View Full Version : Old gear/ new gear

03-25-2011, 19:59
I've been out of the backpacking scene for around 10-12 years and am trying to get my stuff together. All my gear is older and well used. I don;t plan on replacing all of it but some has to go, just not sure what yet.
Where have the most advancements been made inequipment as for as usefullness, weight, durability ect ect. Are packs a lot different now? water filters, boots seem pretty much the same, stoves are looking pretty wild and I'm not familar with a few of these brands of tent and sleeping bag manufactors.


03-25-2011, 21:12
In 06 I started hiking with my stuff from the 70's and 80's, they were heavy. I've replaced everything in the last 5 years for a more relaxed weight for the older body. Everything is lighter nowdays except water, it is still heavy ;)

03-25-2011, 21:53
Many, but not all, have switched to trail runners or low hiking shoes over heavier boots. But even the boots are lighter now than even 10 years ago.

Stoves and cooking gear tend to be much lighter as well. There are cannister stoves weighing in under 3 oz without the fuel, and many alcohol stoves weigh under an ounce. Most Titanium pots are in the 4 to 7 ounce range for a .8 to 1.5 liter pot.

Water filters are lighter and better, and there is UV technology as well, and many still go with Aqua Mira or other chemical treatment as a very light weight option.

Tents and sleeping pads have become much lighter, with 2 person tarp tents now available in the 2 lb range as opposed to 4 to 6 lbs in the past. Many sleeping pads, such as the NeoAir are now under a pound for a full length inflatable. Closed cell pads are about the same - still light, but still pretty thin and not real comfortable for older bones.;)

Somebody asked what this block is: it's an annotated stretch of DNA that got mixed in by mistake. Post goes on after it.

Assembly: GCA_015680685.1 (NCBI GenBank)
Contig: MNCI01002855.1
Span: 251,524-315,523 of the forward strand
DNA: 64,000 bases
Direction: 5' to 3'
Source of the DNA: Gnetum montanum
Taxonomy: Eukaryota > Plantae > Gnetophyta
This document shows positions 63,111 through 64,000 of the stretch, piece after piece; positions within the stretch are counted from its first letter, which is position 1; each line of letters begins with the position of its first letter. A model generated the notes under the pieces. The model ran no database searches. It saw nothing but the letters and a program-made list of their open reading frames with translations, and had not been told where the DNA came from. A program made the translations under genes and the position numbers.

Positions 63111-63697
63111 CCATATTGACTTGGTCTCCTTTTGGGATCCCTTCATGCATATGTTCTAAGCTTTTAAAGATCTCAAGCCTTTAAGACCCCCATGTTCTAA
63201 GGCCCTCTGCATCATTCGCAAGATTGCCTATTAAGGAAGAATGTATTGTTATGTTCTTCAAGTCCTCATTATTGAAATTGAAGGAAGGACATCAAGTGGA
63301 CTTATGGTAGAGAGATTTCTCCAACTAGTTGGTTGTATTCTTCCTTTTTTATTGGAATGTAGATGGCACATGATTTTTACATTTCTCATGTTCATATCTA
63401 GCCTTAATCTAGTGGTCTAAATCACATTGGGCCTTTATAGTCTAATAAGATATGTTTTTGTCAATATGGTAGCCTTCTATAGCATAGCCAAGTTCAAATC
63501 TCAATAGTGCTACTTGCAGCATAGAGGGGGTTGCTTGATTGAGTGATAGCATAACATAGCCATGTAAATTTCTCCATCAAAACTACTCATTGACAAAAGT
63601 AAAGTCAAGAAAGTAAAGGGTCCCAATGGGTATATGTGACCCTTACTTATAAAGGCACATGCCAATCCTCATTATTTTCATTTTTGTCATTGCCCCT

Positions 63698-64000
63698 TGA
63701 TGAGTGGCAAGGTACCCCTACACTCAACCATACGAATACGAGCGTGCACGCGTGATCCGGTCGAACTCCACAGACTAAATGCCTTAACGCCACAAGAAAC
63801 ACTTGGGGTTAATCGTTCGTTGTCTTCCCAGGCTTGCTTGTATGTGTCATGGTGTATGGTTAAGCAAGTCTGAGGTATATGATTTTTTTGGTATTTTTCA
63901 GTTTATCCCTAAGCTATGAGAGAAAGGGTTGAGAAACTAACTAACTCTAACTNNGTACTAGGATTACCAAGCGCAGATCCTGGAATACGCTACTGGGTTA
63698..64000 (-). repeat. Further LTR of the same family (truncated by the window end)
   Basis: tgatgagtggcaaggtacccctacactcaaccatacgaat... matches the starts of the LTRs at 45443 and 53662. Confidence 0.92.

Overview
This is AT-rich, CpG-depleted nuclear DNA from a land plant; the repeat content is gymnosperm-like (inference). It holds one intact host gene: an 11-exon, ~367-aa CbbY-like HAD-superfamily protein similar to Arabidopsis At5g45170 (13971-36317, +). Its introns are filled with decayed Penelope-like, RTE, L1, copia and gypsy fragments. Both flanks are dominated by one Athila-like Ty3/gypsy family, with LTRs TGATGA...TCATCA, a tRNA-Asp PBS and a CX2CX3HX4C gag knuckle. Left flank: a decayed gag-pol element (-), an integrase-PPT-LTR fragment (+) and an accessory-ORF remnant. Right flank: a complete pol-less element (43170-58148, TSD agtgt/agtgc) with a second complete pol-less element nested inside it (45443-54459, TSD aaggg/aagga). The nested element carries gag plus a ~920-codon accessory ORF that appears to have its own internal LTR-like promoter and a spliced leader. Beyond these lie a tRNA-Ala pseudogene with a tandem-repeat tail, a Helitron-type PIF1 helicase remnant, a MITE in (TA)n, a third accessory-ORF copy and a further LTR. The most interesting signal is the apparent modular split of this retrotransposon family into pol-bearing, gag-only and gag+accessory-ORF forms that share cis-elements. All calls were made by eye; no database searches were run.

Packs are lighter, but mostly because their suspensions and materials are lighter as hikers aren't carrying as heavy loads as they used to due to lighter gear and the UL philosophy / movement.

Sleeping bags are also bit lighter, due to lighter fabrics and higher fill power down being available, but not to the extent as with other equipment. I still have a 1990's goose down NF 20 deg F bag that is only a few ounces heavier than the newer models (and possibly of better quality from a construction / sewing standpoint).

But the biggest change is the Ultralight UL philosophy. Hikers have become very aware of how every little thing they carry adds up. Pay attention to the ounces, and the pounds go down. This allows smaller and lighter packs, further reducing weight carried.

Search around here for a while. There's hardly a week that goes by without a discussion on gear weight.

03-25-2011, 22:32
thanks for the input. Looking at my stuff, my pack seems okay, smells a little funky, but plenty of miles left in it. It's a Gregory, was always big enough for what I needed to carry
My boots are toast (limmers) so that's one thing I need to look into. I wore trail shoes a lot when i was ridgerunning back in the day, but man I love getting new boots,lol.
Sleeping bags..hmmm.. some how I have a huge pile of bags, evidently I was worried about a sleeping bag shortage in the 90s. I have plenty there looks like a couple down and a couple synthetic.
I'm guessing my Svea 123r is not the cutting edge stove it once was:-?
Water filter appears to have been stored wet and is very questionable. probably a throw away.